"They love Premier League football and although it's some years since he played in the Premier League, he's associated with the best of English football," says Fynn, who also writes soccer books, most recently 2014's "Arsene and Arsenal."
"More than that, he's a world superstar over and above his limited playing ability. If you go back to the impact he had at Paris Saint-Germain, he was only a bit-part player but he gave the club a sense of credibility and popularity that had hitherto been lacking."
York believes the Beckhams have shown over the years they have the skills to adapt to new challenges.
"When he started, British footballers weren't known for being very articulate, but he was particularly inarticulate -- people talked about him as if he was stupid," York explains.
"Even though he was living a modern life, he seemed to be part of the old cockney world. He didn't talk Estuary (a refined southern English accent), he talked cockney -- 'we was, you was.' Now he can hold his own on a platform. He knows his way around. An extraordinary confidence.
"Because of that, because he's more able to express himself, you know that really he's pretty canny," adds York, who in August will perform a new one-man event, "A Show for the Nicer Type of Person," at the Edinburgh Fringe festival.
"He's learned to vamp a camera like a model does, how to use his body, how to be happily objectified and make money from it. He knows what he's doing at every point, in the way that someone who's a professional model does, and more.
"He didn't used to -- he was just a nice-looking footballer who wore nice-looking footballer suits -- then he became this heavily-inked, much-undressed person. It's like being an actor or model, you have to learn extreme intelligent self-consciousness."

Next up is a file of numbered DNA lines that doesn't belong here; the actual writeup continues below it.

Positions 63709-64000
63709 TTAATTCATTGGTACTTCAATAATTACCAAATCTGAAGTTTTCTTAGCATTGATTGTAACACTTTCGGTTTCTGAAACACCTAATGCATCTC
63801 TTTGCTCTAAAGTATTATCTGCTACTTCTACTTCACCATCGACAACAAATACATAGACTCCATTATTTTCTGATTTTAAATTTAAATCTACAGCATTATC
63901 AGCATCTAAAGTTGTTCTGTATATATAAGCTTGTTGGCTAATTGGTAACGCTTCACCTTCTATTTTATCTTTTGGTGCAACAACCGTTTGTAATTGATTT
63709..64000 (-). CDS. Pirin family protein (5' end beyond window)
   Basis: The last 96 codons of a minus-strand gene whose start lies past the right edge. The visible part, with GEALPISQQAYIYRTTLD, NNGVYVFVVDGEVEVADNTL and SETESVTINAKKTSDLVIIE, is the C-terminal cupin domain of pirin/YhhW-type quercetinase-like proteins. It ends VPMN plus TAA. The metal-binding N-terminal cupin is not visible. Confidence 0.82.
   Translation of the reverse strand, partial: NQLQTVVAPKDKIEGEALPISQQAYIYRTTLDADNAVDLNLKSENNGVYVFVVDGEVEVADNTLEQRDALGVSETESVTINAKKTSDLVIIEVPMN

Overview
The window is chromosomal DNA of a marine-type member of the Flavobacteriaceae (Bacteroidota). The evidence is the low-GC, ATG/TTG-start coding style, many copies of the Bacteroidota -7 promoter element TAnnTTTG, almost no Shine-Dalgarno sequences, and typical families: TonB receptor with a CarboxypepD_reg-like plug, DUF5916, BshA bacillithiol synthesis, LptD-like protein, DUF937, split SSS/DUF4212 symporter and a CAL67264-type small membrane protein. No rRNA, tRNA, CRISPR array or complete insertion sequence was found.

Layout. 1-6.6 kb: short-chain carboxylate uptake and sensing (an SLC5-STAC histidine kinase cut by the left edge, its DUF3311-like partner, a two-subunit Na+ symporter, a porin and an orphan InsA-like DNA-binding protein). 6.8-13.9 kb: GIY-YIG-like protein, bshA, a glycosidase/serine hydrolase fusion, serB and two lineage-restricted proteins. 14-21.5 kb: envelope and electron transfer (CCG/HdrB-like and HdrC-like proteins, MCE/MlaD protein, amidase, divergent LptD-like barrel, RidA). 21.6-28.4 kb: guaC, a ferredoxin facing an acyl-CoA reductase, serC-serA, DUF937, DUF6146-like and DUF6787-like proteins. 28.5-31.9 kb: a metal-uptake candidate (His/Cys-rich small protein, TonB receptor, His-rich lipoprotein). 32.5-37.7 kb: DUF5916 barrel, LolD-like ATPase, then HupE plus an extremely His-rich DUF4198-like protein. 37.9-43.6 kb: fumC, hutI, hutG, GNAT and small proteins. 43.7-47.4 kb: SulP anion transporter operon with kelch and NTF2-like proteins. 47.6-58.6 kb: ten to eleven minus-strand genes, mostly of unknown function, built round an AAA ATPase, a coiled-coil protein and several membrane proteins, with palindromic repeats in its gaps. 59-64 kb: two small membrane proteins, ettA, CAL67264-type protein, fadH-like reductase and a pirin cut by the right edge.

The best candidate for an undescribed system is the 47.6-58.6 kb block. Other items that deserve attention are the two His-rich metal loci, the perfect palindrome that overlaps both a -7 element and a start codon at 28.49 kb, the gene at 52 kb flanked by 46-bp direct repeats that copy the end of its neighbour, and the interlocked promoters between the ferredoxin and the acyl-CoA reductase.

The Miami venture -- in which Beckham is a co-owner with Fuller and Bolivian businessman Marcelo Claure -- could be crucial to the future of the family brand.
"It would give them a way of transitioning into early middle age in a right way," says York. "He's done everything commercial you can do in sport except own a team."
Fynn hopes the franchise will be more successful than Beckham's soccer academies in London and Los Angeles, which closed within five years of their 2005 launch.
"Possibly not enough care and attention was given to the concept for it to be successful," he says.
The expansion franchise has twice been denied in its plans to find a downtown venue for a new stadium, and its entry date into the MLS has yet to be confirmed.
"The next two or three years are therefore likely to be an acid test of just how proficient Beckham is as an entrepreneur, leader and manager," adds Chadwick.
What is not in doubt is Beckham's place among the entertainment elite. He will reportedly fly his friends -- including Hollywood heavyweight and fellow motorbike aficionado Tom Cruise -- to Morocco for his birthday celebrations.
As the old saying goes, "Life begins at 40."
Only time will tell if that proves to be true for Brand Beckham.